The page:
To test whether a particular index sequence exists in a multidimensional array, use the same operator (`in') that is used for single dimensional arrays. Write the whole sequence of indices in parentheses, separated by commas, as the left operand:

 
(subscript1, subscript2, …) in array

The following example treats its input as a two-dimensional array of fields; it rotates this array 90 degrees clockwise and prints the result. It assumes that all lines have the same number of elements:

 
{
     if (max_nf < NF)
          max_nf = NF
     max_nr = NR
     for (x = 1; x <= NF; x++)
          vector[x, NR] = $x
}

END {
     for (x = 1; x <= max_nf; x++) {
          for (y = max_nr; y >= 1; --y)
               printf("%s ", vector[x, y])
          printf("\n")
     }
}

When given the input:

 
1 2 3 4 5 6
2 3 4 5 6 1
3 4 5 6 1 2
4 5 6 1 2 3

the program produces the following output:

 
4 3 2 1
5 4 3 2
6 5 4 3
1 6 5 4
2 1 6 5
3 2 1 6

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7.10 Scanning Multidimensional Arrays

There is no special for statement for scanning a "multidimensional" array. There cannot be one, because, in truth, there are no multidimensional arrays or elements--there is only a multidimensional way of accessing an array.

However, if your program has an array that is always accessed as multidimensional, you can get the effect of scanning it by combining the scanning for statement (see section Scanning All Elements of an Array) with the built-in split function (see section String-Manipulation Functions). It works in the following manner:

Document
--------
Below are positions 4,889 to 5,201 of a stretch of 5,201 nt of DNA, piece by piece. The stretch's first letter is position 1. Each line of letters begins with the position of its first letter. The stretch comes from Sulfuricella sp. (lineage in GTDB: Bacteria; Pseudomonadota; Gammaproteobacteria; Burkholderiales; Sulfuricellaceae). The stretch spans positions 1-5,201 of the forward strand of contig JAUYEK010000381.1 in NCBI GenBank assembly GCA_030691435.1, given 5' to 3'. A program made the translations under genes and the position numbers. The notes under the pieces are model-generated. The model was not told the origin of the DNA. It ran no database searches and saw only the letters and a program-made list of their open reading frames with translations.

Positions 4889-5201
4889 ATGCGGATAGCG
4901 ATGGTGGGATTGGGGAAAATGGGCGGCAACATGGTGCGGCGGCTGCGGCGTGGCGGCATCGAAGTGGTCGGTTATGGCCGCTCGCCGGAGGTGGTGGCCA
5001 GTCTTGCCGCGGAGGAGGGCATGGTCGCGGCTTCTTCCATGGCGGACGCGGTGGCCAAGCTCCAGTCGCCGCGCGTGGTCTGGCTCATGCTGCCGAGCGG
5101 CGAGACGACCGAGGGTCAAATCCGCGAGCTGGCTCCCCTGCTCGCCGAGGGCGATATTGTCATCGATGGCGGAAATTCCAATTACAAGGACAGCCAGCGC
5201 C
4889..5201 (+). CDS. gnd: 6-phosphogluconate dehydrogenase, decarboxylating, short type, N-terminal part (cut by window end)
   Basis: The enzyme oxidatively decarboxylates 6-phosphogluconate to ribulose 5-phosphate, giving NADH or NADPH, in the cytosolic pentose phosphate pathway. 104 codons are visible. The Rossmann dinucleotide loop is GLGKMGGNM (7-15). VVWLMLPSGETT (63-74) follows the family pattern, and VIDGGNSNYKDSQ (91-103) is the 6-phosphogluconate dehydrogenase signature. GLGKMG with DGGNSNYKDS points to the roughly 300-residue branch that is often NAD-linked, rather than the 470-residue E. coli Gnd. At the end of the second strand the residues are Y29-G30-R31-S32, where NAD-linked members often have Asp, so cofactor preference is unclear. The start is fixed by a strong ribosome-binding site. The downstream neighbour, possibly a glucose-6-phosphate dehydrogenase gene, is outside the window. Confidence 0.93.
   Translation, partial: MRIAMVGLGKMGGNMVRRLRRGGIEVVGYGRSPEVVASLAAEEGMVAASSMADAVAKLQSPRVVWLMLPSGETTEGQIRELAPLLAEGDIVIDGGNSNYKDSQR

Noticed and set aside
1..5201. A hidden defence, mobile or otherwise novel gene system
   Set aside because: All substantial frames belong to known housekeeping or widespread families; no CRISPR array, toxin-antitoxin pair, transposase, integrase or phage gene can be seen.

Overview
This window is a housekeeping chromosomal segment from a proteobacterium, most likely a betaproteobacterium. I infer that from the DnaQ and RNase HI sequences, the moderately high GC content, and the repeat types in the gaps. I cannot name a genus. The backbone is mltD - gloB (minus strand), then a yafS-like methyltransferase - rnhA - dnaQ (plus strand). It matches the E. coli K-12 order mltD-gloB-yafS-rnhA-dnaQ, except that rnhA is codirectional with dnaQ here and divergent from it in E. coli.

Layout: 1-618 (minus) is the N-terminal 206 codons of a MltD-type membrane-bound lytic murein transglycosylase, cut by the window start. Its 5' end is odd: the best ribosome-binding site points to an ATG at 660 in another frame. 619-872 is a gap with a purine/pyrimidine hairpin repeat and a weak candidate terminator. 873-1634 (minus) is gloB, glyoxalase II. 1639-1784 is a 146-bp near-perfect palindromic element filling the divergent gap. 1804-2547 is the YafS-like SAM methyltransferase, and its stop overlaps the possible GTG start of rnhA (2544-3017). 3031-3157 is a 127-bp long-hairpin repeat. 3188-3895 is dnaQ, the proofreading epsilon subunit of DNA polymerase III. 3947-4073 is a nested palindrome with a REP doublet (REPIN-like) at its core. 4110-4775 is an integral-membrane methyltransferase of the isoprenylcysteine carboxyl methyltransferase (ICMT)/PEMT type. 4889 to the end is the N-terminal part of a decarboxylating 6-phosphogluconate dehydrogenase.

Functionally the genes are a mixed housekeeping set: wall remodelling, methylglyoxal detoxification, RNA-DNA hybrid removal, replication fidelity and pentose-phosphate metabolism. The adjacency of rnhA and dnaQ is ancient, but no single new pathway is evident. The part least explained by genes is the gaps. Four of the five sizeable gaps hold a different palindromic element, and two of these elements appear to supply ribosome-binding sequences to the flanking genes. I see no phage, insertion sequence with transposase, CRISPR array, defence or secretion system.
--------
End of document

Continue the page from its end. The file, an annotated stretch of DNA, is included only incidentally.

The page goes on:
for (combined in array) {
    split(combined, separate, SUBSEP)
    …
}

This sets the variable combined to each concatenated combined index in the array, and splits it into the individual indices by breaking it apart where the value of SUBSEP appears. The individual indices then become the elements of the array separate.

Thus, if a value is previously stored in array[1, "foo"]; then an element with index "1\034foo" exists in array. (Recall that the default value of SUBSEP is the character with code 034.) Sooner or later, the for statement finds that index and does an iteration with the variable combined set to "1\034foo". Then the split function is called as follows:

 
split("1\034foo", separate, "\034")

The result is to set separate[1] to "1" and separate[2] to "foo". Presto! The original sequence of separate indices is recovered.


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7.11 Sorting Array Values and Indices with gawk

The order in which an array is scanned with a `for (i in array)' loop is essentially arbitrary. In most awk implementations, sorting an array requires writing a sort function. While this can be educational for exploring different sorting algorithms, usually that's not the point of the program. gawk provides the built-in asort and asorti functions (see section String-Manipulation Functions) for sorting arrays. For example: